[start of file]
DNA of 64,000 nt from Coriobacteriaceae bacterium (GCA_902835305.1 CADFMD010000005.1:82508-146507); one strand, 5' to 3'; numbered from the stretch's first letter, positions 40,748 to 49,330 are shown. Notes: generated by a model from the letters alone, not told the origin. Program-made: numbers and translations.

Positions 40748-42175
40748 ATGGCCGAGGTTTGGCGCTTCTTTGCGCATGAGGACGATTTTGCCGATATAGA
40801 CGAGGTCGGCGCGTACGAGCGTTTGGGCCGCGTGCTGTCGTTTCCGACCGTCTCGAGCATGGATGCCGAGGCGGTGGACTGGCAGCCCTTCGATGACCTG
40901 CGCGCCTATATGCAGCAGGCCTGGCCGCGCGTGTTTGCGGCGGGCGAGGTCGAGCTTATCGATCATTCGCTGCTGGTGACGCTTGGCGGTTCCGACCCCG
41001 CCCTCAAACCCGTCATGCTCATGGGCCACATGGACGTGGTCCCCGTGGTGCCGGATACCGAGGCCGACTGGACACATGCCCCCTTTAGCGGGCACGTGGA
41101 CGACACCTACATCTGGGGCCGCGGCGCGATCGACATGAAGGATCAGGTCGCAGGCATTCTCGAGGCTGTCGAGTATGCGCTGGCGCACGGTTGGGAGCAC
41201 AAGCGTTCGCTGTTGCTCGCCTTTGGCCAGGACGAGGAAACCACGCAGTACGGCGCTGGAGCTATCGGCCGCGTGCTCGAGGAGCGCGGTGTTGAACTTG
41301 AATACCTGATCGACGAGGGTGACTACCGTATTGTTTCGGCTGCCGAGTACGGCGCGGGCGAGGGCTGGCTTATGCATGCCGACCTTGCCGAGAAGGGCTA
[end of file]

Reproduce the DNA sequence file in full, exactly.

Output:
DNA of 64,000 nt from Coriobacteriaceae bacterium (GCA_902835305.1 CADFMD010000005.1:82508-146507); one strand, 5' to 3'; numbered from the stretch's first letter, positions 40,748 to 49,330 are shown. Notes: generated by a model from the letters alone, not told the origin. Program-made: numbers and translations.

Positions 40748-42175
40748 ATGGCCGAGGTTTGGCGCTTCTTTGCGCATGAGGACGATTTTGCCGATATAGA
40801 CGAGGTCGGCGCGTACGAGCGTTTGGGCCGCGTGCTGTCGTTTCCGACCGTCTCGAGCATGGATGCCGAGGCGGTGGACTGGCAGCCCTTCGATGACCTG
40901 CGCGCCTATATGCAGCAGGCCTGGCCGCGCGTGTTTGCGGCGGGCGAGGTCGAGCTTATCGATCATTCGCTGCTGGTGACGCTTGGCGGTTCCGACCCCG
41001 CCCTCAAACCCGTCATGCTCATGGGCCACATGGACGTGGTCCCCGTGGTGCCGGATACCGAGGCCGACTGGACACATGCCCCCTTTAGCGGGCACGTGGA
41101 CGACACCTACATCTGGGGCCGCGGCGCGATCGACATGAAGGATCAGGTCGCAGGCATTCTCGAGGCTGTCGAGTATGCGCTGGCGCACGGTTGGGAGCAC
41201 AAGCGTTCGCTGTTGCTCGCCTTTGGCCAGGACGAGGAAACCACGCAGTACGGCGCTGGAGCTATCGGCCGCGTGCTCGAGGAGCGCGGTGTTGAACTTG
41301 AATACCTGATCGACGAGGGTGACTACCGTATTGTTTCGGCTGCCGAGTACGGCGCGGGCGAGGGCTGGCTTATGCATGCCGACCTTGCCGAGAAGGGCTA